§6E-43 Prehistoric and historic burial sites. (a) At any site, other than a known, maintained, actively used cemetery where human skeletal remains are discovered or are known to be buried and appear to be over fifty years old, the remains and their associated burial goods shall not be moved without the department's approval.
(b) All burial sites are significant and shall be preserved in place until compliance with this section is met, except as provided in section 6E-43.6. The appropriate island burial council shall determine whether preservation in place or relocation of previously identified native Hawaiian burial sites is warranted, following criteria which shall include recognition that burial sites of high preservation value, such as areas with a concentration of skeletal remains, or prehistoric or historic burials associated with important individuals and events, or areas that are within a context of historic properties, or have known lineal descendants, shall receive greater consideration for preservation in place. The criteria shall be developed by the department in consultation with the councils, office of Hawaiian affairs, representatives of development and large property owner interests, and appropriate Hawaiian organizations, such as Hui Malama I Na Kupuna O Hawai‘i Nei, through rules adopted pursuant to chapter 91. A council's determination shall be rendered within forty-five days of referral by the department unless otherwise extended by agreement between the landowner and the department.
(c) Council determinations may be administratively appealed to a panel composed of three council chairpersons and three members from the board of land and natural resources as a contested case pursuant to chapter 91. In addition to the six members, the chairperson of the board of land and natural resources shall preside over the contested case and vote only in the event of a tie.
(d) Within ninety days following the final determination, a preservation or mitigation plan shall be approved by the department in consultation with any lineal descendants, the respective council, other appropriate Hawaiian organizations, and any affected property owner.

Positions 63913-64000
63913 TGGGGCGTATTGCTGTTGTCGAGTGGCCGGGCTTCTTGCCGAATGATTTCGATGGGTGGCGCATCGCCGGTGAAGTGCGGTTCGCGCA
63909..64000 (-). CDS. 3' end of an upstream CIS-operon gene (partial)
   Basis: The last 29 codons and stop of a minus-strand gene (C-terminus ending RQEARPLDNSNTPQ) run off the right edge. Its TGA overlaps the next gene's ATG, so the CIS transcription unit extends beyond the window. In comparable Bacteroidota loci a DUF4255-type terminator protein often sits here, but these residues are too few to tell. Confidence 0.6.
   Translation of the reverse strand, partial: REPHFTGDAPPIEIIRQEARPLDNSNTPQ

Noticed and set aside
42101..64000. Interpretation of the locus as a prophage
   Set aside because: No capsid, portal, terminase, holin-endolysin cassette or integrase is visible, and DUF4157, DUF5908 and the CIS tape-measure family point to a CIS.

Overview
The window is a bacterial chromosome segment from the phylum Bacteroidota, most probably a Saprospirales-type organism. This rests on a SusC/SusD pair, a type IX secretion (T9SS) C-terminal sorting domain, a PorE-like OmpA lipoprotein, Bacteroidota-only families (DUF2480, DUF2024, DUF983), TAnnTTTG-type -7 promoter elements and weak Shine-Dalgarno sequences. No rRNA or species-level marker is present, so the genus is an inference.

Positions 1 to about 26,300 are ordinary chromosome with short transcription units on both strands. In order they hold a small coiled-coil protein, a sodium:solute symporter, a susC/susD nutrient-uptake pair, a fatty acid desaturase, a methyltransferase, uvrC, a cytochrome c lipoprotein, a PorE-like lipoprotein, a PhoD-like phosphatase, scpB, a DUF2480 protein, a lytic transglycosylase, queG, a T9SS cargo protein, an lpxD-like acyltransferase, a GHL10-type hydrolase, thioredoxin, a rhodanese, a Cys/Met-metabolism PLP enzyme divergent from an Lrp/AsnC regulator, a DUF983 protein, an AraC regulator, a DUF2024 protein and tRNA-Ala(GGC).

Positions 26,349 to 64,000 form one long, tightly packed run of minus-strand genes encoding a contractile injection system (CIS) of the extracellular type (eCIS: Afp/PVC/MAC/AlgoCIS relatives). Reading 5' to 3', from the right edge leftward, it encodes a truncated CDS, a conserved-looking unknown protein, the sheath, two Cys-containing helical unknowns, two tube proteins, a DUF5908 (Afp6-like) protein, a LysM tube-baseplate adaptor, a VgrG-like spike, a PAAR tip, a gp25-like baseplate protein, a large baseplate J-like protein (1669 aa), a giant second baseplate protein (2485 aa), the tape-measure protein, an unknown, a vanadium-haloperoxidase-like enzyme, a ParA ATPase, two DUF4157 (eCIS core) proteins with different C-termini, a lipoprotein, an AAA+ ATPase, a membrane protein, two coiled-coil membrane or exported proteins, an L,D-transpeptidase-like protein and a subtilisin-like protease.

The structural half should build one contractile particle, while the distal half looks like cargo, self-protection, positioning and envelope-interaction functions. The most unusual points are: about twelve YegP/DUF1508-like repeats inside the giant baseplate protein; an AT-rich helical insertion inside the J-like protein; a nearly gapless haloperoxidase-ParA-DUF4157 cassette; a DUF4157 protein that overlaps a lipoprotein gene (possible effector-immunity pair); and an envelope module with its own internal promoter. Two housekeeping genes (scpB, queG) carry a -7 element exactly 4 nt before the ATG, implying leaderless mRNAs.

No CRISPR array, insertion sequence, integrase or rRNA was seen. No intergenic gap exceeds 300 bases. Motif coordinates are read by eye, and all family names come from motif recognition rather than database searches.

(e) Should the burial site prove to be other than Hawaiian, the department, within thirty days shall determine whether preservation in place or relocation is warranted, and within an additional ninety days a preservation or mitigation plan shall be approved by the department in consultation with any lineal descendants, appropriate ethnic organizations, and any affected property owner. [L 1988, c 265, pt of §1; am L 1990, c 306, §13; am L 1992, c 113, §4]
Law Journals and Reviews
Ensuring Our Future by Protecting Our Past: An Indigenous Reconciliation Approach to Improving Native Hawaiian Burial Protection. 33 UH L. Rev. 321 (2010).
Ke Ala Pono--The Path of Justice: The Moon Court's Native Hawaiian Rights Decisions. 33 UH L. Rev. 447 (2011).
This section and §13-300-51, Hawaii administrative rules (HAR) confer upon an aggrieved claimant the right to a contested case hearing as long as the written petition meets the procedural requirements of §13-300-52, HAR; where it was undisputed that claimant complied with the requirements of §13-300-52, HAR--that is, claimant's written petition was proper--a contested case hearing was mandated by statute under this section and agency rule under §13-300-51, HAR, and thus, was "required by law". 124 H. 1, 237 P.3d 1067 (2010).
Where a contested case hearing was required by law under §6E-43 and §13-300-51, Hawaii administrative rules, and would have determined the rights, duties, and privileges of specific parties, and: (1) the department of land and natural resources' denial of claimant's request for a contested case hearing represented a "final decision and order"; (2) claimant followed the applicable agency rules and, therefore, was involved "in" the contested case; and (3) claimant's legal interests were injured--i.e., claimant had standing to appeal, the circuit court erred in dismissing claimant's agency appeal for lack of subject matter jurisdiction. 124 H. 1, 237 P.3d 1067 (2010).
Where the main footprint of the church building project had not been maintained and actively used as a cemetery for over sixty years and the church was not in the process of removing or redesignating the project site as a cemetery when government approval for the project was sought, subsection (a), which excludes human skeletal remains found in a "known, maintained, actively used cemetery", did not apply to the project; thus, the project and the burial sites it affected were subject to the requirements of §6E-42. 128 H. 455 (App.), 290 P.3d 525 (2012).